How to apply for a credit card with a cosigner

2. Get a secured credit card

Getting a secured credit card is probably the easiest way to qualify for a credit card with no credit history, but you’ll need to have an adequate amount of savings to go this route.

Here’s how it works:

  • Apply for a secured card. Apply for a secured credit card and put down a security deposit to secure your credit limit. This deposit sits in a separate account and can be used by the bank to pay off your outstanding balance if you fail to make your payments.
  • Spend money on your card. Once your deposit is accepted, you can spend up to that limit on your card. You can use your secured credit card just like a regular credit card, including to shop online, pay bills and pre-authorize payments.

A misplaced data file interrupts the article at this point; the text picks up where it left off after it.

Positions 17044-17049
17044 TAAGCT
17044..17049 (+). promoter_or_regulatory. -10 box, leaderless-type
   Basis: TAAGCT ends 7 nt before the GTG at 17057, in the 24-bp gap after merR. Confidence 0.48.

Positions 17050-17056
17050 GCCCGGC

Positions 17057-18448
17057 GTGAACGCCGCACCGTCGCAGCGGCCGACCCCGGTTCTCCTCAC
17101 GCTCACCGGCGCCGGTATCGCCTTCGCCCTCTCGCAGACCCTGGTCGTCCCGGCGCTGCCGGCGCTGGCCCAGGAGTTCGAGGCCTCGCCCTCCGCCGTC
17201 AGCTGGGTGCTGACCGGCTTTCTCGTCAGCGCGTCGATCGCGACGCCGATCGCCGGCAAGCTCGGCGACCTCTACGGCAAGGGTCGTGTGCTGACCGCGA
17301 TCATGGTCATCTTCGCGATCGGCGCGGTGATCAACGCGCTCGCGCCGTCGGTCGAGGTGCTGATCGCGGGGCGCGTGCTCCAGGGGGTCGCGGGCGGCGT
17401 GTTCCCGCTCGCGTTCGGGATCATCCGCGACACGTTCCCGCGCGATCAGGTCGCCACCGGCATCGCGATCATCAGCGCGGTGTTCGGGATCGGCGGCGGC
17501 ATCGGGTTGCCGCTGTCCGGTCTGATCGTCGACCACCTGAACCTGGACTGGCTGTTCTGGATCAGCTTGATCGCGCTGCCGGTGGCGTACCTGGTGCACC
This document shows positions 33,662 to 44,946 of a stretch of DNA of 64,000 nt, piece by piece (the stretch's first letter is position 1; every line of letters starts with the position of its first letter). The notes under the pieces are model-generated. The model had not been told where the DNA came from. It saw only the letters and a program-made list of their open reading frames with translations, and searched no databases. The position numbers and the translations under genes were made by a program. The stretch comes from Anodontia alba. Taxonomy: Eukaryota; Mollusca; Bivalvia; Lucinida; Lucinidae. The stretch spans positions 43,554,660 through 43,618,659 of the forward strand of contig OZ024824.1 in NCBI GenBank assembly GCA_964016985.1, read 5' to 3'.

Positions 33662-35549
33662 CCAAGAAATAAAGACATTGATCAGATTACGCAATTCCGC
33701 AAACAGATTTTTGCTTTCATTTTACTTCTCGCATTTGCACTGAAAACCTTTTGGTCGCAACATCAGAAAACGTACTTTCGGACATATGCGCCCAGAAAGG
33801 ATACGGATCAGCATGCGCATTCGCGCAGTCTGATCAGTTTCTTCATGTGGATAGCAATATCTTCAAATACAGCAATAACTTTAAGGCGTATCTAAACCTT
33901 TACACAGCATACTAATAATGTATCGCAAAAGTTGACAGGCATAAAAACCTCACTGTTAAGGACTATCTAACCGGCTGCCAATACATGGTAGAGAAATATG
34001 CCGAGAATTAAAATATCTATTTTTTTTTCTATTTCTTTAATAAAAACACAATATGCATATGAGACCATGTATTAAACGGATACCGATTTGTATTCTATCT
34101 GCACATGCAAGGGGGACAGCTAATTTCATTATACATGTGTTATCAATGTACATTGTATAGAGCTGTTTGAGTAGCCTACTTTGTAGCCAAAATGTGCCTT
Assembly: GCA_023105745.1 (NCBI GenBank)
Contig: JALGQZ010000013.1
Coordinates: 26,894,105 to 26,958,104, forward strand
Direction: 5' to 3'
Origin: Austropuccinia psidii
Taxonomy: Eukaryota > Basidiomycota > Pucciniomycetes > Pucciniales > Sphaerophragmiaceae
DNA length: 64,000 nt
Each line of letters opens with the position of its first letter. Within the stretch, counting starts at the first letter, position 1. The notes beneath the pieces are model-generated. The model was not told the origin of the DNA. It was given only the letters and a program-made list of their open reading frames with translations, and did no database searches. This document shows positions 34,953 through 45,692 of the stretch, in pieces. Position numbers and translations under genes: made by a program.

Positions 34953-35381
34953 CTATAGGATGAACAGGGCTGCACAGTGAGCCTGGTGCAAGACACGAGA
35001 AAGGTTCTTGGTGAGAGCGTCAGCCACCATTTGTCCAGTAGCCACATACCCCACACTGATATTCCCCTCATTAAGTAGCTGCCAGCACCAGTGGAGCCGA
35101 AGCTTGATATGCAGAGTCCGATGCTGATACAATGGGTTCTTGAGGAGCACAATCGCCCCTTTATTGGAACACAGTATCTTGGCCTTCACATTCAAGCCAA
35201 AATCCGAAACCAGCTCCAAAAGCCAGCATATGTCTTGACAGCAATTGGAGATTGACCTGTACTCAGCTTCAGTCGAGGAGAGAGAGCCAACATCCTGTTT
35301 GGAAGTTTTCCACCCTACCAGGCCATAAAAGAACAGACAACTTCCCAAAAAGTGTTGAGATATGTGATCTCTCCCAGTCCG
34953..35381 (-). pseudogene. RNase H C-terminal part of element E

• Make payments. You’ll make payments on this card whenever you spend money. As you make on-time payments, your credit score will go up and you’ll be in a better position to apply for an unsecured credit card in the future.
  • Close your account. When you’re ready to close out your secured credit card, you’ll get your deposit back as long as you don’t have an outstanding balance left over on your account.

How to apply for a secured credit card

Compare secured credit cards

Name Product Min. Required Deposit Purchase Interest Rate Cash Advance Rate Annual Fee Reward
Refresh Financial Secured Card
$200
17.99%
N/A
$12.95
The Refresh Secured Card has no credit check, a low annual fee and guaranteed approval once you secure your card with anywhere from $200 - $10,000.
Take advantage of a low annual fee, with no credit check and guaranteed approval once you secure your card with some funds.
Home Trust Secured Visa
$500
14.90% - 19.99%
19.80% - 19.99%
$59
Improve your credit score and make purchases with the Home Trust Secured Visa. Choose between paying no annual fee or low interest.
Choose from three card options: No Annual Fee ($0 annual fee, 19.99% purchase rate), Low Interest Rate ($59 annual fee, 14.90% purchase rate) or a Low Monthly Fee ($5 monthly fee, 14.90% purchase rate).
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Compare up to 4 providers